There are many reasons business people come up with for not using a blog as a platform for enhancing their brand image. I have written in detail about 12 of them. But I think the most fundamental reason why business people are turned off to blogging for business is that they don’t understand what it really means. Time and again, I run into business people who think that having a business blog means writing about their business. That cannot be further from the truth.
A personal blog typically amounts to a digital diary. It’s a journal in which people discuss their life experiences and rant about the viewpoints. So, it is only natural that a business person think that blogging means talking about her business. It’s no wonder, then, that business people scoff at the idea of blogging. Why would anyone want to read about my business? Isn’t a bit presumptuous to think that people want to hear me go on and on about my company’s history? Who wants to spend time reading an advertisement? You are precisely right. But, then again, blogging for business is not a business diary.
Margie Clayman recently wrote an article on the five fundamentals for business blogging. In one of her points, she discusses being helpful to your readers. Margie, in a few short sentences, nails what blogging for business is all about:
Often, companies start blogging simply by copying and pasting their press releases into their site. Not only does this appear lazy, but it also is not going to be of particular interest to many readers. People visit blogs because they are looking for information that will help them in some way.
In the end, blogging for business is one thing: customer education.
If you aren’t teaching people something with what you are writing about, you are wasting your time. That is why people read blogs. That is why you should be writing them for your business. When you write, discuss topics that will help your readers learn something. Answer questions. Dismantle myths. Explain things that are not very clear in your industry. Use blogging as a platform for teaching. That’s it.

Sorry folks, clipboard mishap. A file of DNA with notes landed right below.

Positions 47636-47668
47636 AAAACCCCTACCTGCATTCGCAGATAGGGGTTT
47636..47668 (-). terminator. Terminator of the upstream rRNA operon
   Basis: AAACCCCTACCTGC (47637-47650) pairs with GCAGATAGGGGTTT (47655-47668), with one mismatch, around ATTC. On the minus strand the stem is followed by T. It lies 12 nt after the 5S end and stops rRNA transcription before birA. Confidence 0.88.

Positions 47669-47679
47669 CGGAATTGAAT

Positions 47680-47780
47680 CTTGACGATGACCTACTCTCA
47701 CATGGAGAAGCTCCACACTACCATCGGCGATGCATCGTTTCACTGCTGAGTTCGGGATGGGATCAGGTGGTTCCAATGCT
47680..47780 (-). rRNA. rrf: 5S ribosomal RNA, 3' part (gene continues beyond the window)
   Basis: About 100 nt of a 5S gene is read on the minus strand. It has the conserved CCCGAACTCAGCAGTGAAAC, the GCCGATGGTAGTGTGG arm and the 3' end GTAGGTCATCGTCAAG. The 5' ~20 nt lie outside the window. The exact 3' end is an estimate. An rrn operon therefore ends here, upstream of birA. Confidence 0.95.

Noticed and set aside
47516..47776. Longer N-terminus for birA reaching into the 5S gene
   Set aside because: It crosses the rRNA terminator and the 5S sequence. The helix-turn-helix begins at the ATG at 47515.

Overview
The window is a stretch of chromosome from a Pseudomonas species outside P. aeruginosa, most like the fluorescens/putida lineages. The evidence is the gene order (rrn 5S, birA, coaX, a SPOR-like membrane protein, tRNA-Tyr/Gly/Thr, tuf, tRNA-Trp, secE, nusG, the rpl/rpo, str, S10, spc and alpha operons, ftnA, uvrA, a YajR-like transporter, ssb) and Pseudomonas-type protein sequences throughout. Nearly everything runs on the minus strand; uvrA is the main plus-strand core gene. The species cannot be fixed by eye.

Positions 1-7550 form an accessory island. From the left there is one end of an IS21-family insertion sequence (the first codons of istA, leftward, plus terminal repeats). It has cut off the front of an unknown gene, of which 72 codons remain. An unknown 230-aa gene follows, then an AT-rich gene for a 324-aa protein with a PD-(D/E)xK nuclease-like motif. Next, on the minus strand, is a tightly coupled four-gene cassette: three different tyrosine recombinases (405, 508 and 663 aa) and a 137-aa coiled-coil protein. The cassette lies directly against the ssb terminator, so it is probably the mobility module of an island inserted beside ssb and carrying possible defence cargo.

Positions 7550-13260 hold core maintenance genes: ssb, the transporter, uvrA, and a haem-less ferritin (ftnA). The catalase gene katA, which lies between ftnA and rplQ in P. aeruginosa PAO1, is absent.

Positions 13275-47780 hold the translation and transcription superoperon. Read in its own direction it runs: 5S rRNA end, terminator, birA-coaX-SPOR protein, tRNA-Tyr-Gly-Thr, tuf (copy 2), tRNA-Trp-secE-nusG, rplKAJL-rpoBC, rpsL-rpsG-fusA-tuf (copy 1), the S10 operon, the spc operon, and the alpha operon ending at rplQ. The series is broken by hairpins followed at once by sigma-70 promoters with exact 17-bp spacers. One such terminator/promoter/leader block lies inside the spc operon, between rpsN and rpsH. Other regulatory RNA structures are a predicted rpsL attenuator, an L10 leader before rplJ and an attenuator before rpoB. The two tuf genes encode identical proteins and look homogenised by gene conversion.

When you get down to the nitty-gritty and actually begin writing blog posts, you may start to wonder what topics you should cover. Here are some ideas of some pretty standard blog posts that you can use in order to be an educational resource for your customers…
7 Blog Post Templates for Customer Education
- The FAQ Post. Chances are, you or someone you know has had an “FAQ” (Frequently Asked Questions) page on his website. These types of questions are the perfect resource for blog posts. Use as your titles the exact questions people are putting into search engines…and then answer them. Example: A dog trainer may write an article called, “How Do I Get My Dog to Stop Barking?”
- The “How to” Post. With this post, you can explain the process of how to do something that has to do with what you sell. It may even be a good idea to do a video tutorial, embed it into your blog post, and surround it with some text. Example: A plumber may write a blog post called, “How to Fix a Leaky Faucet.”
- The List Post. These blog posts are the easiest to write, because they are already structured for you. They can take many forms, but all of them provide a list of items surround a topic. They can be “7 reasons,” “4 Signs,” or “13 people.” Readers loves these sort of posts, so I recommend using them frequently. (Check out List.ly to build social lists). Example: A realtor my write a blog post called, “9 Ways to Get Your Home Ready for Sale.”
- The Definition Post. Here you will define a word or phrase that is commonly used in your industry but has a great amount of ambiguity surrounding it. People love clarification. If you can teach someone what something means, you’re golden. Example: A digital media consultant may write a blog post called, “What is Blogging for Business Really All About?” ;-D
- The Moral of the Story Post. This is a sneaky opportunity for you to talk about your company and still be educational at the same time. You’ve encountered a number of scenarios that have taught you something in business. Pass that lesson along to your customer. Example: A chiropractor may write a blog post called, “What I Learned About Back Pain When My Own Son Threw His Back Out.”
- The Flash Publishing Post. If you are paying attention to the news in general or your own industry’s news, you can jump on this one. Flash publishing means writing about something as soon as it happens. When you do this, you will often show up first in searches when people go to look for information. Besides, people want to know about what’s happening now. If you can write about it, you can provide immense value. Example: An automotive mechanic may write a blog post called, “Everything You Need to Know About GM’s Recall on the New Chevy Volt.”
- The Lessons From Post. This sort of post is where you can get creative. You take the most random prompts and draw lessons from them that may benefit your customers. You can use just about anything. Kittens. Spider-Man. Bob Marley. Hurricanes. Whatever. Take some random topic and make an analogy that is applicable to your industry. Example: An insurance agent may write a blog post called, “Lessons from Sponge Bob Square Pants on Being Prepared for the Unexpected.”
Now, what was your excuse for not blogging again???